This month, the Reuters Institute for the Study of Journalism published its latest Digital News Report. The 2023 publication covers 46 markets around the world and features findings from a survey of more than 93,000 digital news users.
I’ve dug deep into the report to identify some of the most interesting findings, focusing on data from outside the U.S. Here are five takeaways – and their implications – that you may have missed.
(1) TikTok is no longer a fringe channel
Proof, if it were needed, of the importance of the Chinese-owned app is front and center in the new report. TikTok is the fastest-growing social network in the Institute’s survey.
One in five 18-24-year-olds (20%) harness the platform for news, with nearly half of this demographic (44%) using the network on a regular basis. For outlets wanting to reach younger audiences, this provides strong evidence that a presence on TikTok really needs to be part of your portfolio.
Generally, usage of TikTok is heaviest in parts of Asia, Latin America and Africa, while the popularity of the platform for news is highest in Peru and Thailand (30% having used in the past week), with Kenya (29%) following close behind. Journalists and media companies may want to look at these markets to determine some of the lessons that they can apply to their own approaches, andlook to learn from their peers at some of the bigger outlets (e.g., The Washington Post) that are on this platform.
It's also notable that “while mainstream journalists often lead conversations around news in Twitter and Facebook, they struggle to get attention in newer networks like Instagram, Snapchat, and TikTok,” the report notes. In those spaces, “personalities, influencers, and ordinary people are often more prominent, even when it comes to conversations around news.”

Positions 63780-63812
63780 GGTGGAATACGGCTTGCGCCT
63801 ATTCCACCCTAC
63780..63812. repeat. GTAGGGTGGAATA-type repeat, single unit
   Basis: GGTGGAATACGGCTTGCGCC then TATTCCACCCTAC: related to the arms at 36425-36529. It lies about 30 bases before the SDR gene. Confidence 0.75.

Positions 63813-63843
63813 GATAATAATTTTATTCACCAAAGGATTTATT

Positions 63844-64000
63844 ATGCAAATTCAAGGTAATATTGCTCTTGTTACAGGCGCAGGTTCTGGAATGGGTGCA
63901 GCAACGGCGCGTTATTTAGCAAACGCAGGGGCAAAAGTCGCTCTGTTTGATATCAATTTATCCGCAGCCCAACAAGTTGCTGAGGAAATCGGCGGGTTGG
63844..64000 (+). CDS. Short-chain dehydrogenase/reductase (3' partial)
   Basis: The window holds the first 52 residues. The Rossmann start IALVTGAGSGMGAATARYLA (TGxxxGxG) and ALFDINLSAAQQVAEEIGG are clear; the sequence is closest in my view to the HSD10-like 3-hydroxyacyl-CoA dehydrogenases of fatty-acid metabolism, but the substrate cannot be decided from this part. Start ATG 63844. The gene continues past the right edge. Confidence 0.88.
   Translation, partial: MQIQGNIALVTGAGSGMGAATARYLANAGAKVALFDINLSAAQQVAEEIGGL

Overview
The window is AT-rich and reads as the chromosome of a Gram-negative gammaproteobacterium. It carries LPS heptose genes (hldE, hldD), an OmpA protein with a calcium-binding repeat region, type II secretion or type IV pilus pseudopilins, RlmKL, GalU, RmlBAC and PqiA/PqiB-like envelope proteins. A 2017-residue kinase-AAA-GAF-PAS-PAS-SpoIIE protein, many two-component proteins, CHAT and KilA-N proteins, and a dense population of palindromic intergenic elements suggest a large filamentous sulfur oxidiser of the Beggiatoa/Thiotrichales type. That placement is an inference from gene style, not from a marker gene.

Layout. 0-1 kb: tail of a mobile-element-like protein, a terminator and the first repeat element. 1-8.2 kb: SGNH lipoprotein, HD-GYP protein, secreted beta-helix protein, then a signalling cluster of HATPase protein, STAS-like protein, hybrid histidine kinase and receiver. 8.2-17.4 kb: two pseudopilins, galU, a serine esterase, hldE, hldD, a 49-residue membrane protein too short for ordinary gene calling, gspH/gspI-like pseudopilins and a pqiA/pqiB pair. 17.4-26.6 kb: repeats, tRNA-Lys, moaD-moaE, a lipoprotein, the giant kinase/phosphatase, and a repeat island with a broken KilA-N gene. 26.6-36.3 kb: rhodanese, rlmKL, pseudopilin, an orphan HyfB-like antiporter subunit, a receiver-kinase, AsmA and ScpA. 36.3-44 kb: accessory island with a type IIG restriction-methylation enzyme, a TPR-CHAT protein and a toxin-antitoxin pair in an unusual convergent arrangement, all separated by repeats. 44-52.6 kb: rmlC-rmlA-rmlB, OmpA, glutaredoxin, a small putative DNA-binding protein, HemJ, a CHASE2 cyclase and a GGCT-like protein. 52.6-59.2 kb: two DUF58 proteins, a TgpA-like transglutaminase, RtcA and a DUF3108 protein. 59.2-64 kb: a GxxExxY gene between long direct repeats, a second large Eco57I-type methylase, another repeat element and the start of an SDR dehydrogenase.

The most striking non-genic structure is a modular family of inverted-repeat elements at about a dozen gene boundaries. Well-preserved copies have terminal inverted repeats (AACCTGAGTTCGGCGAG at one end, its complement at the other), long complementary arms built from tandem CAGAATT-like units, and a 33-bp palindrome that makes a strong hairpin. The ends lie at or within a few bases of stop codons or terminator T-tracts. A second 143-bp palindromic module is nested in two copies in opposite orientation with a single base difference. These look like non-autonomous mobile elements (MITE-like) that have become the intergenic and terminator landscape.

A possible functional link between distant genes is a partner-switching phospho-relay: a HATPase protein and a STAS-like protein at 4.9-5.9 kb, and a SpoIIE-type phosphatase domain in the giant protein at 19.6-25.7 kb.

Again, there’s much to learn in terms of why that’s the case and how these groups use the platform. It highlights, too, why partnering with personalities and influencers may be important for newsrooms if they want to increase their impact on TikTok.
The data also shows that TikTok viewing isn’t just focused on “fun news” and viral content. In some markets, it’s also a popular channel for diving into domestic politics, health news and wider geo-political events. Understanding these behaviors is important if newsrooms are to tap into TikTok’s potential by offering the right content mix on the platform.
(2) Online misinformation is a huge challenge (and an opportunity for newsrooms)
More than half (56%) of survey respondents reported that they struggle to discern between fact and fiction online. Concern levels are highest in Africa, with more than three-quarters (77%) expressing this concern.
These misgivings can be seen around important topics such as politics, health, and climate change. And the volume of misinformation is shown to increase, in countries such as Kenya and Nigeria, during elections. This is a period when journalists – and consumers – need to be most on their guard.
We seldom see a consensus about how to best tackle this scourge, but news organizations can play a key role in verification, fact-checking, combating rumors and promoting the media literacy skills that netizens need to flourish online.
The report notes that in Taiwan, for example, Watchout (沃草), an independent media organization, produces handbooks on how to spot disinformation; and the Taiwan Fact Checking Center, publishes dozens of articles each week “on issues ranging from consumer scares to geopolitical propaganda.”
Elsewhere, in countries such as Australia and Singapore, efforts are underway to develop codes of practice and consistent ways of dealing with misinformation.
(3) In some markets, more people are tuning out of the news
Interest in news is falling – in some cases precipitously over time – in countries such as Argentina, France and Spain, as well as the U.S. and U.K.
This can be due to a number of factors. Active news avoidance might be triggered by the tone and style of coverage, perceptions of relevance, and disinterest in certain topics. These are challenges that newsrooms will need to address if they are to try and reverse these trends.